Emmanuel Carrère poses the question: will this moment provide inspiration for some great books?
I asked myself the same question. I really did. But to be honest, I think not. Over the centuries, we have had all types of writings about the plague. The plague has fascinated writers. As for whether the current situation will be of much interest to writers, I have my doubts.
I also do not for a moment believe such grandiose declarations as “nothing will ever be the same.” On the contrary, I propose, everything will remain exactly the same. This epidemic has unfolded in a most predictable manner. The West is not the richest and most developed region of the planet for eternity, as if by divine right. It’s done for, and has been for some time now. This is nothing new. Examining the situation a little more closely, we can see that France may be doing a little better than Spain and Italy, but not as well as Germany: none of this should surprise anyone.
On the contrary, this epidemic is accelerating certain shifts always already underway. For many years, the main outcome of all technological developments, whether minor (video on demand, contactless payment) or major (telecommuting, online shopping, social networks), has been the reduction of contact, particularly human contact. This epidemic provides an unparalleled justification for the acceleration of such trends, revealing the growing obsolescence of human relations.
This bring to mind an illuminating point from a text written by a group of anti-fertility treatment activists known as “The Chimpanzees of the Future” (I discovered them on the Internet: I have never said that the internet is without its benefits). To quote them: “Someday, having children yourself, freely and at random, will seem just as incongruous as hitchhiking without a ride-sharing app.” Ride-sharing, roommates… one gets the utopias that one deserves, in the end.
It would be just as wrong to say that we have rediscovered the tragic, death, finitude, or anything else. The tendency for at least a half-century if not far longer as shown by Philippe Ariès has been to flee away from the thought of death as much as possible. And death has never been quite so hidden as it has been the past few weeks. People die alone in their rooms at the hospital or nursing home, without anyone present, in secret, and are then buried immediately. Or are they cremated? Cremation seems more in the spirit of the times.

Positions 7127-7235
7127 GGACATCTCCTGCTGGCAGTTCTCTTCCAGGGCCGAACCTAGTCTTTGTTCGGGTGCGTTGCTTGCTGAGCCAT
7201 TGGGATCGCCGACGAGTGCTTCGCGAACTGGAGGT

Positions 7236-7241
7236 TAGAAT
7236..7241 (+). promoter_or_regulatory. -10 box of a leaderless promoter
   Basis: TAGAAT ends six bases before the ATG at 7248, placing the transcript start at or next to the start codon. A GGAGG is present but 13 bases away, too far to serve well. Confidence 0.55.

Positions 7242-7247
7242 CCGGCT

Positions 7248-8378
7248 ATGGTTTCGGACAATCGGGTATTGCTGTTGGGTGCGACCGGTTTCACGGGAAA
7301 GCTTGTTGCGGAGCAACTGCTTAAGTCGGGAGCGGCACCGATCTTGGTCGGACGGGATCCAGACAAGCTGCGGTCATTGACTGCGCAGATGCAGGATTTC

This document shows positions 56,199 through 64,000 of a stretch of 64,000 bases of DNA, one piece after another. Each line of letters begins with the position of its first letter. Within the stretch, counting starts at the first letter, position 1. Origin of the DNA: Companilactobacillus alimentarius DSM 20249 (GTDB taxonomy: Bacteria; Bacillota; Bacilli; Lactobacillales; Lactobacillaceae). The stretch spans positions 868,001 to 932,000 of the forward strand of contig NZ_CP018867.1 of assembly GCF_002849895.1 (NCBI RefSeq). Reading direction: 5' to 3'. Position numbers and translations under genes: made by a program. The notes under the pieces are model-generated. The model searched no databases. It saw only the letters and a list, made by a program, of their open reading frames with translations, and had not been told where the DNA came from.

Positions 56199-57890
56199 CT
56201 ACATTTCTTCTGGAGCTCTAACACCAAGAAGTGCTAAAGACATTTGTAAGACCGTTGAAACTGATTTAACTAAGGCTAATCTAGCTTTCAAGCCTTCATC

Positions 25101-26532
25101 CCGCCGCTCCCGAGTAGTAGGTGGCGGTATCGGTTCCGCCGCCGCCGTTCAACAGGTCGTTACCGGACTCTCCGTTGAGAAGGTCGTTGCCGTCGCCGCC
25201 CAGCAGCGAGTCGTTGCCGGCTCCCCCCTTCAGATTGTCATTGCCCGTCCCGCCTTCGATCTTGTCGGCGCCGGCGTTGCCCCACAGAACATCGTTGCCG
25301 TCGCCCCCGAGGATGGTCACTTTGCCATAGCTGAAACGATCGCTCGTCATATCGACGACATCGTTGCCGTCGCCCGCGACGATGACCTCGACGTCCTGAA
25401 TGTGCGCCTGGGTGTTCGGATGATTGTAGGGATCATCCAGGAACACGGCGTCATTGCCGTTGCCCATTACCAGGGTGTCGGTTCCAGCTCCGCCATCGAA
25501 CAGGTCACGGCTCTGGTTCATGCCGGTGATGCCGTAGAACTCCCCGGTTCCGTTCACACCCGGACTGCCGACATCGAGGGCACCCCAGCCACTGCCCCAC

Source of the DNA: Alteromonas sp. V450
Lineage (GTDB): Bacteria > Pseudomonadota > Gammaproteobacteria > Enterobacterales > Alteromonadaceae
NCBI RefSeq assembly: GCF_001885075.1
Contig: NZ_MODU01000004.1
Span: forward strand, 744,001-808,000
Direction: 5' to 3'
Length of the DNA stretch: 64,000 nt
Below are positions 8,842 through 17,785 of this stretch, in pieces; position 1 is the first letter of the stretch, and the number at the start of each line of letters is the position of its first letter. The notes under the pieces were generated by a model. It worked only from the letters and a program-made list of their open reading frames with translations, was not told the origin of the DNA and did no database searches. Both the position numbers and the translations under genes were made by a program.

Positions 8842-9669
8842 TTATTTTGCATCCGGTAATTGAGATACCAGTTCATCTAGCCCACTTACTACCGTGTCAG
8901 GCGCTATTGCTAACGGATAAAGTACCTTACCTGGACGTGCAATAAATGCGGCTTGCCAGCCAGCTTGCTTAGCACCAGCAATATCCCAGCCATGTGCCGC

Deaths not witnessed by anyone, lives reduced to a mere statistic in daily death counts, anxiety spreading while the numbers grow by the day: it all has something strangely abstract about it.
Another figure that has generated growing attention in recent weeks is the age of the sick. Up until which age is it reasonable to treat and attempt to resuscitate them? 70, 75, 80? It all depends, apparently, on which part of the world you live in. But never has the fact that some lives do not have the same value been expressed with such shameless calm: from a certain age, it is as if one is already dead.
All these trends, as I have said, existed well before the coronavirus. They have only become increasingly apparent as a result of its spread.
After lockdown, we will not wake up to a new world. It will be the same, just a little worse.
 Twilight of the Idols, Maxims and Arrows #34, as translated by R.J. Hollingdale “On ne peut penser et écrire qu’assis (G. Flaubert). -Now I have you, nihilist! Assiduity is the sin against the holy spirit. Only ideas won by walking have any value” (pg. 36 of Penguin Classics edition).